Piers Plowman and the Radically Chic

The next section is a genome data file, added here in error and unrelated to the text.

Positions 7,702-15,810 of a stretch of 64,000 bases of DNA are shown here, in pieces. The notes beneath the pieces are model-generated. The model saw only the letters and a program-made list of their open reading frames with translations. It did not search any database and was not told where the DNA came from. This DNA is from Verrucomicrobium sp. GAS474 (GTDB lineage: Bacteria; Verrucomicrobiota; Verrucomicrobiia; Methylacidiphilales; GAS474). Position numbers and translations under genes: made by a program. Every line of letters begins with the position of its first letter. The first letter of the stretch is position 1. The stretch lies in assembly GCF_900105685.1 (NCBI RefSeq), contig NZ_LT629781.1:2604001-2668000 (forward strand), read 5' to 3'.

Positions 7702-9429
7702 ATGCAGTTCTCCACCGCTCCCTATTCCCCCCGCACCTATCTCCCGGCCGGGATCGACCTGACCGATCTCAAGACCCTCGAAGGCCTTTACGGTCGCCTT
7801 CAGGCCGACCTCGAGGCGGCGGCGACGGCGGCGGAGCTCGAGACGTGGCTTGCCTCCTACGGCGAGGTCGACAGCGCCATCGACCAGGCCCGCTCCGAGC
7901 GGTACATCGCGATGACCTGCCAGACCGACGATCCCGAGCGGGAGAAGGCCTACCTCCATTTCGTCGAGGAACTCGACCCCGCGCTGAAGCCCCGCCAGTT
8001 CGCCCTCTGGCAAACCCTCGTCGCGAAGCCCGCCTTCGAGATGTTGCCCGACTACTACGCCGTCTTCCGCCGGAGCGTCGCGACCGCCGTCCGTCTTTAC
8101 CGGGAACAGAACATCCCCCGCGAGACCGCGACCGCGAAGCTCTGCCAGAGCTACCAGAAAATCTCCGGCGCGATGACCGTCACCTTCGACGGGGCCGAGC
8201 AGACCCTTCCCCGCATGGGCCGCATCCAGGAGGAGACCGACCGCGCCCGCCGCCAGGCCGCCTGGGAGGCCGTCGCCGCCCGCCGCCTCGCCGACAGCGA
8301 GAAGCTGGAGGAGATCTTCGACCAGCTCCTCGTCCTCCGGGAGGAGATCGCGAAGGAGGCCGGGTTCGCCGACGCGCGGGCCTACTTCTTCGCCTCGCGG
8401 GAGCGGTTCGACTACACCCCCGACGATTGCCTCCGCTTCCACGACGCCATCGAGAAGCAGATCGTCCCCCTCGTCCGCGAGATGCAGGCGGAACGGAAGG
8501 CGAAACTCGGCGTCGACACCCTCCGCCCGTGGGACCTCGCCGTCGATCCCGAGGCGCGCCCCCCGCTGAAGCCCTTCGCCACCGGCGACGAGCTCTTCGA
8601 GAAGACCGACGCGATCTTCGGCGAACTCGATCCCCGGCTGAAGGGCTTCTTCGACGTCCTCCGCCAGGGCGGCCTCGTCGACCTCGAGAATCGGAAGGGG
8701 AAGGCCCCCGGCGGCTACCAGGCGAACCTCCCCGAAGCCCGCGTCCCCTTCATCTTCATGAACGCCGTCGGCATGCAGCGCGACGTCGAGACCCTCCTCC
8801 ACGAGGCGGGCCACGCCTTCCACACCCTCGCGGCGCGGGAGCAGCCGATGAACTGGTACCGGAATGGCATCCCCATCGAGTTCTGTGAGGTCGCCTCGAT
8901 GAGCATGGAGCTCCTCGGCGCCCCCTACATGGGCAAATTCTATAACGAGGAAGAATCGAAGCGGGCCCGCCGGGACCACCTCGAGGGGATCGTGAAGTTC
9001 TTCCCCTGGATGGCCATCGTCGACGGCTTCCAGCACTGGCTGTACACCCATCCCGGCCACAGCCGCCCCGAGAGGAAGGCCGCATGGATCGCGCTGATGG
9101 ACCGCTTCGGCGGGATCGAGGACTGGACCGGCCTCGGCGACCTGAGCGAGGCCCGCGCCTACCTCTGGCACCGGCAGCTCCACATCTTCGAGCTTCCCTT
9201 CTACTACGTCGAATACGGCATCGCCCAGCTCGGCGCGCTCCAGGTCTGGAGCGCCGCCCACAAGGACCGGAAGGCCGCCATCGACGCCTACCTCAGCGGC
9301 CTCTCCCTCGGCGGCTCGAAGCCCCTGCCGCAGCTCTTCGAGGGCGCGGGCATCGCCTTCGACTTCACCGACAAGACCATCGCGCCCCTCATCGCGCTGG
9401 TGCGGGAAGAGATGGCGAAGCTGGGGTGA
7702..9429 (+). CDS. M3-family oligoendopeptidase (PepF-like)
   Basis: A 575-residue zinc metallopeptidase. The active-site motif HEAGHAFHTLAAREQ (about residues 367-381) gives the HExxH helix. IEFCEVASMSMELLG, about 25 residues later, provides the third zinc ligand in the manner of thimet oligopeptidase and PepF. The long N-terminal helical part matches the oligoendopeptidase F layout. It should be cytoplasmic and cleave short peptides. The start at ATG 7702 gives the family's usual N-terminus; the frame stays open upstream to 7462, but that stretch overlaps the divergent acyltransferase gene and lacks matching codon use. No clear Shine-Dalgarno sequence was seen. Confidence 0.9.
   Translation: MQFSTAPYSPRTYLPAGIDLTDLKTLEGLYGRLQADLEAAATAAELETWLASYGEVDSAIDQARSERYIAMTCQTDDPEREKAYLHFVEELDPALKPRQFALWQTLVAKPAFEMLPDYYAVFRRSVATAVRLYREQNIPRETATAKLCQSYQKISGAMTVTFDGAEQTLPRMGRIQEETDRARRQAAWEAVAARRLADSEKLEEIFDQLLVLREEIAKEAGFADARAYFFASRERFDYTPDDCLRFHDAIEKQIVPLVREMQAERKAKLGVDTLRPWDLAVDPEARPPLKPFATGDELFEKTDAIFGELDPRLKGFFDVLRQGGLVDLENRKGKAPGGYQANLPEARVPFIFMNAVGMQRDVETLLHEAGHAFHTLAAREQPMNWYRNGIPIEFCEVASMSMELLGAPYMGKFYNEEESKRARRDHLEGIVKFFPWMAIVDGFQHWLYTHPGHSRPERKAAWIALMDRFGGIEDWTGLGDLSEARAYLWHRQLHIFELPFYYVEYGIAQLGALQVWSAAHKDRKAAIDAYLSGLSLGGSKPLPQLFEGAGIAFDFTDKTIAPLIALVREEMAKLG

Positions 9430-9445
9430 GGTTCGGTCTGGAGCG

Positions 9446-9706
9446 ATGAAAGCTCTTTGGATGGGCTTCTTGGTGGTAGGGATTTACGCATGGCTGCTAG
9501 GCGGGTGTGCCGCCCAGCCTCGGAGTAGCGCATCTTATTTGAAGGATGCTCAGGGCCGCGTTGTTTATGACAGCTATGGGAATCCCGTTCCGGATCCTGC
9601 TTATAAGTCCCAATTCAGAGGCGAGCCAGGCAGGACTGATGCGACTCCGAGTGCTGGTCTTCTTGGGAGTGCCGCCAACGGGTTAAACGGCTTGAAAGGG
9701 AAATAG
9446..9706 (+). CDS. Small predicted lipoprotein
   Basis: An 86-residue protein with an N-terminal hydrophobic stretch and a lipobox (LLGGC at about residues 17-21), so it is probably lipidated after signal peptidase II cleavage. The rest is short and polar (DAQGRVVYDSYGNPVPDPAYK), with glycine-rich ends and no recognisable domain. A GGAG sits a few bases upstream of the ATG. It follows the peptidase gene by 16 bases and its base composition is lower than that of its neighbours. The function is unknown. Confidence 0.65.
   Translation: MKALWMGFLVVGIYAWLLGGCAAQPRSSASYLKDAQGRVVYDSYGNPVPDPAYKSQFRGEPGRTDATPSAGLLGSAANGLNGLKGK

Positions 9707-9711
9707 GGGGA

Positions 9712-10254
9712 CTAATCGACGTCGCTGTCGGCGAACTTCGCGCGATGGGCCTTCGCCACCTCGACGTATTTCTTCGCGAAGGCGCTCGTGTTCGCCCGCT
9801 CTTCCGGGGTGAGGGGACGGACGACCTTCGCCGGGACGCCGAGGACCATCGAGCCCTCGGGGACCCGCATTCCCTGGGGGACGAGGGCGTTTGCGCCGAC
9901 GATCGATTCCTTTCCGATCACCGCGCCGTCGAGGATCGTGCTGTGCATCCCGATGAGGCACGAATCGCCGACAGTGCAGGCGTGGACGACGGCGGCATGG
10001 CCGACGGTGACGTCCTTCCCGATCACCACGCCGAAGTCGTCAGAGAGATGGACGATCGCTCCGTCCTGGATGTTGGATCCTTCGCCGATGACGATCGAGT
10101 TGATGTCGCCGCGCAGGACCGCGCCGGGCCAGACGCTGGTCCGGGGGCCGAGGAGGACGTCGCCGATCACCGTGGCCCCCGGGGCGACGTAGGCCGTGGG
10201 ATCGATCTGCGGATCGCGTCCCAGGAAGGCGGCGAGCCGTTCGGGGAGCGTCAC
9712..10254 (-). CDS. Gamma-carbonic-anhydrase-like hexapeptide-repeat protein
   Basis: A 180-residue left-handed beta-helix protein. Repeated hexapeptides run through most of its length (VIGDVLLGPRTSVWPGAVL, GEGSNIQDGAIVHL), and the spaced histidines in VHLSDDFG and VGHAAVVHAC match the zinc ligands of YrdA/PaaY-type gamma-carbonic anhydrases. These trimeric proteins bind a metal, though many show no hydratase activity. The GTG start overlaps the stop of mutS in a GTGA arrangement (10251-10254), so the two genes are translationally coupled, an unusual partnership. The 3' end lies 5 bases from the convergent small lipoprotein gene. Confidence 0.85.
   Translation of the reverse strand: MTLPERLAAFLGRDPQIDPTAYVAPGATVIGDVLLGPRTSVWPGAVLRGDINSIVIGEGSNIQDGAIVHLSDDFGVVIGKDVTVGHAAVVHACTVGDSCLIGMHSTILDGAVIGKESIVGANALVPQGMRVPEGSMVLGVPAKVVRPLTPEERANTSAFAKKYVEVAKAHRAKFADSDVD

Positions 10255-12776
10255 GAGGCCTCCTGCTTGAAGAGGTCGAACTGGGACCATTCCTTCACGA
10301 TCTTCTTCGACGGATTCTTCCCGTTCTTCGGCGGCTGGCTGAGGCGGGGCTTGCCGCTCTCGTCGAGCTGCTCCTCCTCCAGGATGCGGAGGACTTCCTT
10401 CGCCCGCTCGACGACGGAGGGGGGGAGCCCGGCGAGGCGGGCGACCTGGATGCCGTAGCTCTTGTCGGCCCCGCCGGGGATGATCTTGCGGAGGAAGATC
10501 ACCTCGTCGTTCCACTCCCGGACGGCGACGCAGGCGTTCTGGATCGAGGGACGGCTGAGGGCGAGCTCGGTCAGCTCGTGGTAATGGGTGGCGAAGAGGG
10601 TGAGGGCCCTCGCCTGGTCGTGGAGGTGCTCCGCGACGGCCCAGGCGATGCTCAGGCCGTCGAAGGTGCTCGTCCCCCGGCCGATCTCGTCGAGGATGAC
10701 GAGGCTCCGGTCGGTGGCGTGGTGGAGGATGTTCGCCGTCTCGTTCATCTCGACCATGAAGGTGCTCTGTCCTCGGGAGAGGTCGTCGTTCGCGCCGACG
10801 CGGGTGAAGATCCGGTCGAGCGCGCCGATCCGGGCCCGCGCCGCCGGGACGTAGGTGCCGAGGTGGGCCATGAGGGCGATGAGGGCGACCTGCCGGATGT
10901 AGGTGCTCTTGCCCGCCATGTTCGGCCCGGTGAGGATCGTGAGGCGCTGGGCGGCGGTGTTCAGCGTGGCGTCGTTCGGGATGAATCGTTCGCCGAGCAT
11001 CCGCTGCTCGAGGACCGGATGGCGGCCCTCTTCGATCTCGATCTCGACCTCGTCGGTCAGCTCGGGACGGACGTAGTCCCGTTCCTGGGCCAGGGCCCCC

In their study of the illustrated C text of Bodleian Library MS Douce 104 (Iconography and the Professional Reader: the Politics of Book Production in the Douce Piers Plowman: see YLS 13 : 243-45, item # 40), Kathryn Kerby-Fulton and Denise L. Despres postulate a democratic, progressive politics for the production team which produced the manuscript, a claim unsupported by any evidence, and one rendered prima facie suspect by the probable colonial interests of the producers. The desire to find a progressive politics at work in the manuscript derives from a chic interest in reading medieval figures as the precursors of modernity. Kerby-Fulton’s efforts to place the manuscript in the context of the circumambient literature is commendable, but incompletely executed. In prioritizing scribal reception of the poem, both authors ignore the extent to which L’s text itself highlights certain kinds of issues and stimulates certain responses. The pursuit of an imaginary “progressive” scribe-illuminator enforces either a willed ignorance or repression of contrary evidence, making the authors complicit in the same project of censorship they claim to abhor.